As the 90s went on, Chuck Pfarrer would see the rise in visual and special effects. It came time that technology had finally caught up, so he revised his original script into a movie. The plot of the film is similar to the comic book except it follows a salvage crew that discovers a Russian research ship that has been infested with an alien life form. The alien takes over machinery and starts building robotic creatures. Along the way, the crew finds a lone survivor from the alien’s massacre of the crew. With her, the crew must find a way to destroy the ship and prevent the spread of the virus-like organism to the mainland.
The cast hired for the film included Jamie Lee Curtis, William Baldwin, Donald Sutherland, Joanna Pacula, Marshall Bell, Cliff Curtis and Sherman Augustus. Universal, impressed by Pfarrer’s script, would helm the project. Production would commence on January 30, 1997 and would last until June of that year. This film was an international co-production between The United States, United Kingdom, Japan, France and Germany. It was mostly shot in Newport News, Virgina on a ship that was anchored in the James River.
The ship that was used for production was the retired Missile Range Instrumentation Ship USNS General Hoyt S. Vandenberg…try saying that three times fast. The ship had been decommissioned since the mid 80’s, and was covered in rust. It was in disrepair, and when filming commenced, one side of the ship was painted and dressed up. The other side of the ship was left in poor condition. Only one side of the ship was filmed on camera in the movie. A miniature used for filming, was a reworked model left over from The Abyss. During the production, one of the ship’s satellite dish antennas was intentionally damaged for the film’s final scene where the ship was destroyed. Not to jump too far ahead, but on May 27, 2009, the ship was sunk outside Key West, Florida to serve as an artificial reef and for recreational diving. The ship still had the Russian name, from the movie, inscribed on it as the ship went down.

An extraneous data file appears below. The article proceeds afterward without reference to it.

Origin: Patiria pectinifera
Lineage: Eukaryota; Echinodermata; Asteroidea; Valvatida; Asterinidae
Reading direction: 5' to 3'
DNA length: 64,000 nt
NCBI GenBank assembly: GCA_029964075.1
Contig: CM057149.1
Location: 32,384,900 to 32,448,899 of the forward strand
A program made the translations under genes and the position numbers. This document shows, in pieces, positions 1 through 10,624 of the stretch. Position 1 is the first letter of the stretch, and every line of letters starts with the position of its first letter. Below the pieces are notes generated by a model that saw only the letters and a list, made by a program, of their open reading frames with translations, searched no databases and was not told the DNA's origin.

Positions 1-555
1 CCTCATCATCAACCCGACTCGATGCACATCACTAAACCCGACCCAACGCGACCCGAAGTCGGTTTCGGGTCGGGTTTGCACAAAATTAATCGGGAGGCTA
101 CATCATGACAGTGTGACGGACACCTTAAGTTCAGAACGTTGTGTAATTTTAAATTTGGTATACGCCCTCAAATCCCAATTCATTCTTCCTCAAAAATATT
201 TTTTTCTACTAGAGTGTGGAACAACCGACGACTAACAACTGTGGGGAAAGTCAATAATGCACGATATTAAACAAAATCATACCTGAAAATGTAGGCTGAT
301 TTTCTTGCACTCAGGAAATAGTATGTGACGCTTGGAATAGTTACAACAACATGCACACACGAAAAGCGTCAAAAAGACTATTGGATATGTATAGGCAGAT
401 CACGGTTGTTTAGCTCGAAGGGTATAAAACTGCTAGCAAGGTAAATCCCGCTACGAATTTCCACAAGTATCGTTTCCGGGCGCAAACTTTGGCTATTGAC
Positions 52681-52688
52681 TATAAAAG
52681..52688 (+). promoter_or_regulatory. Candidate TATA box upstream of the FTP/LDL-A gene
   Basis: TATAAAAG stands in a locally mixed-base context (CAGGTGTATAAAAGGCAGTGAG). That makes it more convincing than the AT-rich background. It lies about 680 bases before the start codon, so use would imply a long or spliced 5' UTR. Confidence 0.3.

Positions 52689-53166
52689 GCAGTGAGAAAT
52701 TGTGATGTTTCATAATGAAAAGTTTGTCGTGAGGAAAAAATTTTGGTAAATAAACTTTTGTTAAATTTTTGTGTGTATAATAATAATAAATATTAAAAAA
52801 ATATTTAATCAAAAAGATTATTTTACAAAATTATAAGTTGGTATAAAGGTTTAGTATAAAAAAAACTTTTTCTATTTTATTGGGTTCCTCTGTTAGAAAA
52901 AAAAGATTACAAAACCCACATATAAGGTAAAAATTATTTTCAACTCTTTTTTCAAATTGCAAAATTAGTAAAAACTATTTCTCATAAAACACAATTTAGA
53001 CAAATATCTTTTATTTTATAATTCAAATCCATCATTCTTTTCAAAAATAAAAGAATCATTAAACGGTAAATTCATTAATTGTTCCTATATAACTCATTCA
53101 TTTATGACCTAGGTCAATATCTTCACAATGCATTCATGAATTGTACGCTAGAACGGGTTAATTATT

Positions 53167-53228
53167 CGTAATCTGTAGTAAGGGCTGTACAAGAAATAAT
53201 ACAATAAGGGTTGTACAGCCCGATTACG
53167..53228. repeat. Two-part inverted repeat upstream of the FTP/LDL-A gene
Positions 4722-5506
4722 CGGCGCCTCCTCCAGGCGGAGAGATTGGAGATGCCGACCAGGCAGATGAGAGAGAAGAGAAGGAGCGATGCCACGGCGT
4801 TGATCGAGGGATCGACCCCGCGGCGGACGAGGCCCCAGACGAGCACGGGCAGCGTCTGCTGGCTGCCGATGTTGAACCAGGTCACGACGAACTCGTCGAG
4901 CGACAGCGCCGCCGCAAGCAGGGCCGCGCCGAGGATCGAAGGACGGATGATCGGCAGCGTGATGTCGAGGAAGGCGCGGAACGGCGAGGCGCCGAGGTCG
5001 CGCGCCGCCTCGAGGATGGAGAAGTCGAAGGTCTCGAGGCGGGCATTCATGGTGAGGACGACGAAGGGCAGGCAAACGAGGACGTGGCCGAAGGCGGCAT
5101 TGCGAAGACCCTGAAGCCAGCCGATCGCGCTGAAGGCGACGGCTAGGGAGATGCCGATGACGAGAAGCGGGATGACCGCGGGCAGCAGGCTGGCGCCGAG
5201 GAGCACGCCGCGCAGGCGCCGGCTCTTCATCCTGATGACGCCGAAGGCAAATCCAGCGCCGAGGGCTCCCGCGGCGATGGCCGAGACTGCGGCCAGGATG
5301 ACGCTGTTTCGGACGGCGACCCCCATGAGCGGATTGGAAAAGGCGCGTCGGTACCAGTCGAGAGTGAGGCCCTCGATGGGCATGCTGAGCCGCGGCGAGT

This movie had its fair share of complainers. The biggest being Jamie Lee Curtis, who has gone on record saying she considers it to be “the worst movie ever made”. She stated that she lobbied hard to have John Bruno fired, because of how bad she thought the film was, and replaced by her Halloween H20 director, Steve Miner. He wasn’t available because he was working on making James Van Der Beek and Katie Holmes stars on Dawson’s Creek.